|Death: ||Feb. 8, 1903|
Civil War Union Soldier. Born in Burlington, New Jersey, he was 27 years old and employed as a carpenter when he was enrolled in the 5th New Jersey Volunteer Infantry on August 24, 1861, and was mustered in as a Private in Company I (he was listed as 5 foot 7 inches, brown hair, grey eyes, light complexion by his enrollment papers). In December 1861 he was thrown from a wagon while hauling wood, which injured his left side so severely that he did not return to duty before his honorable discharge due to disability at Budd's Ferry, Maryland, on June 18, 1862. More then two years later he had recovered suffiently to rejoin the Union war effort, and he was mustered in as a recruit Private in Company I, 2nd New Jersey Volunteer Cavalry on August 30, 1864. Promoted to Corporal on November 25, 1864, he served through the conclusion of the conflict, and was honorably discharged at Vicksburg, Mississippi on June 29, 1865.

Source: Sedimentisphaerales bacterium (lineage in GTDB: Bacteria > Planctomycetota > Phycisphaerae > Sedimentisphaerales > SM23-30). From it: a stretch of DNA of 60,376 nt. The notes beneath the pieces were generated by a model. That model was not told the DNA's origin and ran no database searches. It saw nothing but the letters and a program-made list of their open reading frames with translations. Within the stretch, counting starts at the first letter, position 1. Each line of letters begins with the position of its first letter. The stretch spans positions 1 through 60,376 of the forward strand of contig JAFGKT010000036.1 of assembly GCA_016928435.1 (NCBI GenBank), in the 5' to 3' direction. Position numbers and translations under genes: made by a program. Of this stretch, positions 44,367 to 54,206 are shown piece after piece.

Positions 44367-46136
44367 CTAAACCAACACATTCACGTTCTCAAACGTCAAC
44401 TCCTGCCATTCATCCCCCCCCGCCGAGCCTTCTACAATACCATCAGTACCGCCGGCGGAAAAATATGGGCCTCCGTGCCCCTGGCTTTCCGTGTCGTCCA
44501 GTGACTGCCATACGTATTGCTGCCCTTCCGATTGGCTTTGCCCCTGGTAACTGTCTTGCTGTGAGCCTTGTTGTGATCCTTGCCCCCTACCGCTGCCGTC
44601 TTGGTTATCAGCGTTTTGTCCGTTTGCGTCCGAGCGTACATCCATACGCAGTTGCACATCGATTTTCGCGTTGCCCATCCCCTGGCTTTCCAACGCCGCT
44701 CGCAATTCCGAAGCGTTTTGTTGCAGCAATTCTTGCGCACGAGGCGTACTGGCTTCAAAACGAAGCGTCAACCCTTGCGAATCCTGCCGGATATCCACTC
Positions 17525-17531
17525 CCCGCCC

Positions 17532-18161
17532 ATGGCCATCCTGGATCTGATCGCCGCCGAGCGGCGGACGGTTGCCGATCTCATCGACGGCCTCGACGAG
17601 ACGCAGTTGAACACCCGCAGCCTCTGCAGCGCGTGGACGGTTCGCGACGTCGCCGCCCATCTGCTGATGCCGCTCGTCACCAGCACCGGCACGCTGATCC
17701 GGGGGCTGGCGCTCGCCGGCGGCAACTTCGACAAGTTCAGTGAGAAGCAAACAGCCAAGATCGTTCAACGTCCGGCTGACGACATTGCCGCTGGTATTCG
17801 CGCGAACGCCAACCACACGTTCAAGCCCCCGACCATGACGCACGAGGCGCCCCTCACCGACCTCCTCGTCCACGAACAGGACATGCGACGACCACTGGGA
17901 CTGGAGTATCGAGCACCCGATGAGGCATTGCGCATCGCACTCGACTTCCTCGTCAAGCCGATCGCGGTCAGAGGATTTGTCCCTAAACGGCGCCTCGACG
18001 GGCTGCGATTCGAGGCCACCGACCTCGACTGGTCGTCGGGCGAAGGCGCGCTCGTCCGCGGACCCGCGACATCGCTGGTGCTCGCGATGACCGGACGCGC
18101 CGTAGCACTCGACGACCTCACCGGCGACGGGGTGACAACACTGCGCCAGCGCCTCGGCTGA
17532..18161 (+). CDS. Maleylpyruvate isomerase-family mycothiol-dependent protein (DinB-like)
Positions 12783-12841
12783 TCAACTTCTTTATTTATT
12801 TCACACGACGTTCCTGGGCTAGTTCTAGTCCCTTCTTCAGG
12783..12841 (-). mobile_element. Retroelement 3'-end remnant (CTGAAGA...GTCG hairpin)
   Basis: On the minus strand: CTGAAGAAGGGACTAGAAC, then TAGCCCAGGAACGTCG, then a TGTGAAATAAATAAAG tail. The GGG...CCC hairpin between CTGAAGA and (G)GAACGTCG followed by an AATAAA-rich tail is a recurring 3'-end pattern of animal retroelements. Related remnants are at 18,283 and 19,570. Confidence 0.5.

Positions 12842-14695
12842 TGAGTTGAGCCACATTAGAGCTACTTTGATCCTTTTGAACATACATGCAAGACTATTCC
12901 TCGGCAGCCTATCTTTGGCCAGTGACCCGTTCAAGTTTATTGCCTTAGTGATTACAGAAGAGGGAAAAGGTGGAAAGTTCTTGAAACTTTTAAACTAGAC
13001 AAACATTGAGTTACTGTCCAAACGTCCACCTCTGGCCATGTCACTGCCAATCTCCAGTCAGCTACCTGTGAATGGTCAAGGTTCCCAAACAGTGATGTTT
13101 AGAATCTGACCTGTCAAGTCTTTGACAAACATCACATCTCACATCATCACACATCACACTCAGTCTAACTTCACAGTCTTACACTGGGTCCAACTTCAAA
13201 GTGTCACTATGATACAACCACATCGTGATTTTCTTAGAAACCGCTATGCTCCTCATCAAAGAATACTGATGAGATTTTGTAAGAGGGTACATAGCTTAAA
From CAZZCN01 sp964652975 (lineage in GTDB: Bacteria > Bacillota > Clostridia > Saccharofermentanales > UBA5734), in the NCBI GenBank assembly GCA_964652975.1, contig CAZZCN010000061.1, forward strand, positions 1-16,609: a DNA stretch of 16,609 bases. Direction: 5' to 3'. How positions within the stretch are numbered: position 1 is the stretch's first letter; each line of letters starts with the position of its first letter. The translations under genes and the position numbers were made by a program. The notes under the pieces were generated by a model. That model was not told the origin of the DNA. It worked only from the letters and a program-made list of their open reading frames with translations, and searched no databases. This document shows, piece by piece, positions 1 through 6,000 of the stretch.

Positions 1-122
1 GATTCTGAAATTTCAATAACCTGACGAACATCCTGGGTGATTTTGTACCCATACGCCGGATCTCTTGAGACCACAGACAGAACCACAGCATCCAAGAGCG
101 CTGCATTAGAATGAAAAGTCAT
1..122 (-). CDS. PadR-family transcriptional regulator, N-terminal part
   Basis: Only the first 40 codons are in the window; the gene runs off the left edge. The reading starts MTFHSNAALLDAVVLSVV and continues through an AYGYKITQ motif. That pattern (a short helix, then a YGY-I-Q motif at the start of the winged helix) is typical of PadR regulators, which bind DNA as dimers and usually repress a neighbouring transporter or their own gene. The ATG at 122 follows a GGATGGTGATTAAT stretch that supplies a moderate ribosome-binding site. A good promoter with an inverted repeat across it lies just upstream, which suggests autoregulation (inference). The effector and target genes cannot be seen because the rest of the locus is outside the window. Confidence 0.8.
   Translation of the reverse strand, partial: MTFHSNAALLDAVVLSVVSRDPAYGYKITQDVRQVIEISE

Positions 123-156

On March 12, 1857 he had married the former Hannah W. Sailor, and they had two children - May A. Wells (married last name Gray) born April 10, 1862, and Richard Wells, born January 10, 1880.
According to the 1880 Census records, in that year he was living in Atsion, Shamong Township, Burlington County, New Jersey, and was still employed as a carpenter.
He resided on Middlesex Street in Gloucester City, New Jersey, and was suffering from "debility from age, disease of throat and impaired sight and hearing" when he filed for a US Army Pension file at age 62 (one of his witnesses to the intial claim was John H. Dill, who had served during the Civil War in the 12th New Jersey Volunteer Infantry, and was a fellow resident of Gloucester City).
Cedar Grove Cemetery
New Jersey, USA
Plot: Section B Annex
Created by: Russ Dodge
Record added: Jul 13, 2006
Find A Grave Memorial# 14914356